Vending machines selling healthy snacks are an increasingly common sight, not only in farm shops but also in hospitals, canteens, and railway stations. In the growing market of snack vegetables, vending machines offer consumers healthy and convenient options round the clock.
Last week during Fruit Logistica, Rijk Zwaan presented a colorful palette of snack vegetables in a vending machine at its Retail Center in Berlin. Color is essential, according to Wim Verhoeven from Vendolution and Lisa Zapf from Zalat-o-mat.
Lisa Zapf’s family owns the crop production company called Zapf Fresh Vegetables in the town of Kandel, which is in Germany’s Palatinate region. “The crops we grow include corn salad, rocket, baby leaf, beetroot, tomatoes, and snack peppers. I became responsible for sales in 2016, but I soon realized that the wholesale market wasn’t for me. So I bought my first three vending machines to sell our products locally,” says Zapf.
She has consistently built on that success and her company called Zalat-o-mat – which she runs together with her partner – now has 13 vending machines allowing customers to purchase fresh, locally grown produce. Through Stüwer, they also sell their vending machines, known as Regiomats, to other growers and provide advice on how to get the best out of them. “It’s easy to adjust the compartments. That’s very important for our seasonal vegetables because they come in various shapes and sizes.”
Fresh and healthy food, 24/7
Vending machines are equally popular in the Netherlands, according to Wim Verhoeven from Vendolution, who is the Dutch representative of Spanish vending machine supplier Jofemar. “Besides selling them to growers, we also supply them to hospitals, company canteens, and ‘on the go’ locations. There’s strong growth in the market for healthy products. Companies want their employees to have access to healthy salads, smoothies, and complete meals, 24 hours a day and seven days a week.”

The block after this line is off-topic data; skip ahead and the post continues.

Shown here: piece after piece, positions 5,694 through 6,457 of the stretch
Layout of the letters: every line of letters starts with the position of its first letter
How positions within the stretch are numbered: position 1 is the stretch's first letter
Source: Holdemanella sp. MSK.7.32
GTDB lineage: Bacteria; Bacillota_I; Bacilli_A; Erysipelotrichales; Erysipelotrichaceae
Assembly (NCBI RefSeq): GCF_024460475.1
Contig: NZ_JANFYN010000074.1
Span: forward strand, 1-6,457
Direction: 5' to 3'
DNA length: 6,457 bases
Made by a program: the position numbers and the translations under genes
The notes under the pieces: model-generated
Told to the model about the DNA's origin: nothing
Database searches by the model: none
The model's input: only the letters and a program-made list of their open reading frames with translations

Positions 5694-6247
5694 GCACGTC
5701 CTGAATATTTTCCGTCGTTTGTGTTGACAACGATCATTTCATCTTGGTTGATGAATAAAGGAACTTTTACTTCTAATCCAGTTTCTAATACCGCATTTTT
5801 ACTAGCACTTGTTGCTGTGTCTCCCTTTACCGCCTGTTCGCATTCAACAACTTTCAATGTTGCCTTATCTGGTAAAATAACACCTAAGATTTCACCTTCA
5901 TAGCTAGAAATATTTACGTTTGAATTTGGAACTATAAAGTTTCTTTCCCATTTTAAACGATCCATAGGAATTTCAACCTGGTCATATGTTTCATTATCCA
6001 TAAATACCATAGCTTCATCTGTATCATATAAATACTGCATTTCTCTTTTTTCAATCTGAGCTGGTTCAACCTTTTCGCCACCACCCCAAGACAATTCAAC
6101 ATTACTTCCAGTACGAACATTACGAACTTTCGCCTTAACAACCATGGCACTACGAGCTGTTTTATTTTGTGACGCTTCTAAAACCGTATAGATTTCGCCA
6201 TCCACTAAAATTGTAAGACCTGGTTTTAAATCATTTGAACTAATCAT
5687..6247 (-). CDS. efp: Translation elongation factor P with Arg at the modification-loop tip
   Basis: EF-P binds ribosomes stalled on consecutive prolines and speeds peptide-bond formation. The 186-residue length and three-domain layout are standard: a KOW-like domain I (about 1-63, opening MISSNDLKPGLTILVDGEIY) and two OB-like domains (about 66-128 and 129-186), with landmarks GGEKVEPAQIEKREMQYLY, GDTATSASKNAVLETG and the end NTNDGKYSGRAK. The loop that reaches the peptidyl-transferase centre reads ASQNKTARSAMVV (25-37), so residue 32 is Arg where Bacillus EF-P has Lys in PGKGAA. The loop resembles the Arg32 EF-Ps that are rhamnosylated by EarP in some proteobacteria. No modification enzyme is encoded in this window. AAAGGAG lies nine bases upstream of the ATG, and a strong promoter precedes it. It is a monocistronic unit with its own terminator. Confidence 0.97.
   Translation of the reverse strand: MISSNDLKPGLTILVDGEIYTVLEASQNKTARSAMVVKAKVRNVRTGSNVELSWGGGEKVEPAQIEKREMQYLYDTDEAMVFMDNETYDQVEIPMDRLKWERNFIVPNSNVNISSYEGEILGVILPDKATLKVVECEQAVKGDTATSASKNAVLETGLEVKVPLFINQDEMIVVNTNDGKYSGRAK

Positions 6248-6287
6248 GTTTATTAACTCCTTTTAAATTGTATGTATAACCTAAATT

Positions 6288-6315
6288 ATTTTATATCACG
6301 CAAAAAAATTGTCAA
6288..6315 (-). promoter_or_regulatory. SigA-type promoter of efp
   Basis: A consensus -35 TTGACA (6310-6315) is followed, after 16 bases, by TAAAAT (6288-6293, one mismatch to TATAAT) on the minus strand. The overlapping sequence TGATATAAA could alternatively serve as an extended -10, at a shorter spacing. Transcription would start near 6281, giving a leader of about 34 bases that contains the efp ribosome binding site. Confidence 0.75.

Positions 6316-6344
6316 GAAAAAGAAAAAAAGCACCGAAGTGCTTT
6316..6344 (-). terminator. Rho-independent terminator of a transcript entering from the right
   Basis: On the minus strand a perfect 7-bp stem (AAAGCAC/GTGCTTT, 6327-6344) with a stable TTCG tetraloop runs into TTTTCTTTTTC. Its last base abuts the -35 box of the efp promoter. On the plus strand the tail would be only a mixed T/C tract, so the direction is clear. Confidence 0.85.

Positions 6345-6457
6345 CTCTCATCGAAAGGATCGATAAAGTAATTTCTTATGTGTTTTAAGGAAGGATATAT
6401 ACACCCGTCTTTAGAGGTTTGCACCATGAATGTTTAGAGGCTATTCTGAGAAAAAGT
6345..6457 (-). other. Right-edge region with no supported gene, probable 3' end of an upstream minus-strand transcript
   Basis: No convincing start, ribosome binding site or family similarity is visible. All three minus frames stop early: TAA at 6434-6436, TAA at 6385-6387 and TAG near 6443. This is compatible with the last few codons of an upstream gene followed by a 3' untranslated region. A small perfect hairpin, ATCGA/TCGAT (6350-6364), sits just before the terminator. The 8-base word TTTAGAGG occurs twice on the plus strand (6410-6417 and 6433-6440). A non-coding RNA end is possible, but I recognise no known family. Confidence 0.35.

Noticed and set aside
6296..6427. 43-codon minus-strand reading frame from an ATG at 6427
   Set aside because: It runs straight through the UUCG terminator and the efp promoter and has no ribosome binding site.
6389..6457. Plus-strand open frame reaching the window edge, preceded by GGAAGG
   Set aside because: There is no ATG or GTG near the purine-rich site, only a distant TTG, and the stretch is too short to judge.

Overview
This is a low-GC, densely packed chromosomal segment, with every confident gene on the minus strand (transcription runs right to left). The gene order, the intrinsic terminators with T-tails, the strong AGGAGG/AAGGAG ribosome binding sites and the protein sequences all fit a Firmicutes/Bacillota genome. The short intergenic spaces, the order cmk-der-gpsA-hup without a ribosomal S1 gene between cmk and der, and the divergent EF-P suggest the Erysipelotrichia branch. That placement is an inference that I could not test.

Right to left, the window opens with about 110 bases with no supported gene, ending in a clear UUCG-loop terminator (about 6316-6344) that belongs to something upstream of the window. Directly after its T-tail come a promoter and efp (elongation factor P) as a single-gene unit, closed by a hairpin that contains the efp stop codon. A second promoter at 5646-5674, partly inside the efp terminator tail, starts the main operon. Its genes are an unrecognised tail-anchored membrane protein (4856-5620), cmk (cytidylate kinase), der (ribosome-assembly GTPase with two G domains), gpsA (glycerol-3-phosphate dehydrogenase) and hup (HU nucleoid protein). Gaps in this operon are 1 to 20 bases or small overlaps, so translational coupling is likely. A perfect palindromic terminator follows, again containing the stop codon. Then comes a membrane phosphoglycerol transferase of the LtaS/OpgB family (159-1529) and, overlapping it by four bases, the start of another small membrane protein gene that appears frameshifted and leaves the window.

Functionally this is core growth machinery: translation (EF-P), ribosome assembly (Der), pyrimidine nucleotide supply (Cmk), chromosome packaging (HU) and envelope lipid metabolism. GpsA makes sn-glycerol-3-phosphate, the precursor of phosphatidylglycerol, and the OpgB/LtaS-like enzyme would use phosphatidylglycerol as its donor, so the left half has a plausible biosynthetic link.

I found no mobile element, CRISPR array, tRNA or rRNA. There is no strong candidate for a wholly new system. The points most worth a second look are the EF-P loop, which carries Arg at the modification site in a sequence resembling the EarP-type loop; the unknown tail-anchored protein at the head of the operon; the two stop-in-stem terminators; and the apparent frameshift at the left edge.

Reducing labor costs and food waste
Verhoeven explains that the demand for vending machines has surged since the pandemic because they eliminate direct contact. “Moreover, because vending machines are unmanned, they help to reduce labor costs. Thanks to the in-built software and an app, the grower or operator can see exactly what has been sold and when. As a result, the products are always super-fresh.” Zapf adds that the vending machines also help reduce food waste: “The grower or operator can precisely analyze customer needs. This leads to less packaging waste and less food waste.”
Contrasting colors play a key role
The visitors to the Rijk Zwaan Retail Center during Fruit Logistica saw for themselves just how important color is when it comes to stimulating sales of fresh products in vending machines.
Verhoeven: “The vending machine is a miniature shop window. Consumers buy with their eyes. Colorful products make their mouths water. The American company called Farmer’s Fridge capitalizes on that by using vending machines to sell colorful and healthy salads in tubs.” Zapf agrees that color is extremely valuable. “It’s very important to have contrasting colors in the vending machine. There must always be an attractive, colorful, and varied display of vegetables. And our customers appreciate the fact that we always enable them to achieve that, especially in the summer.”
They both expect the demand for vending machines to continue increasing throughout the fresh produce value chain. Verhoeven: “This concept responds to the consumer trend towards healthy eating, and it’s also a good fit with the convenience trend. I’m optimistic about the future.”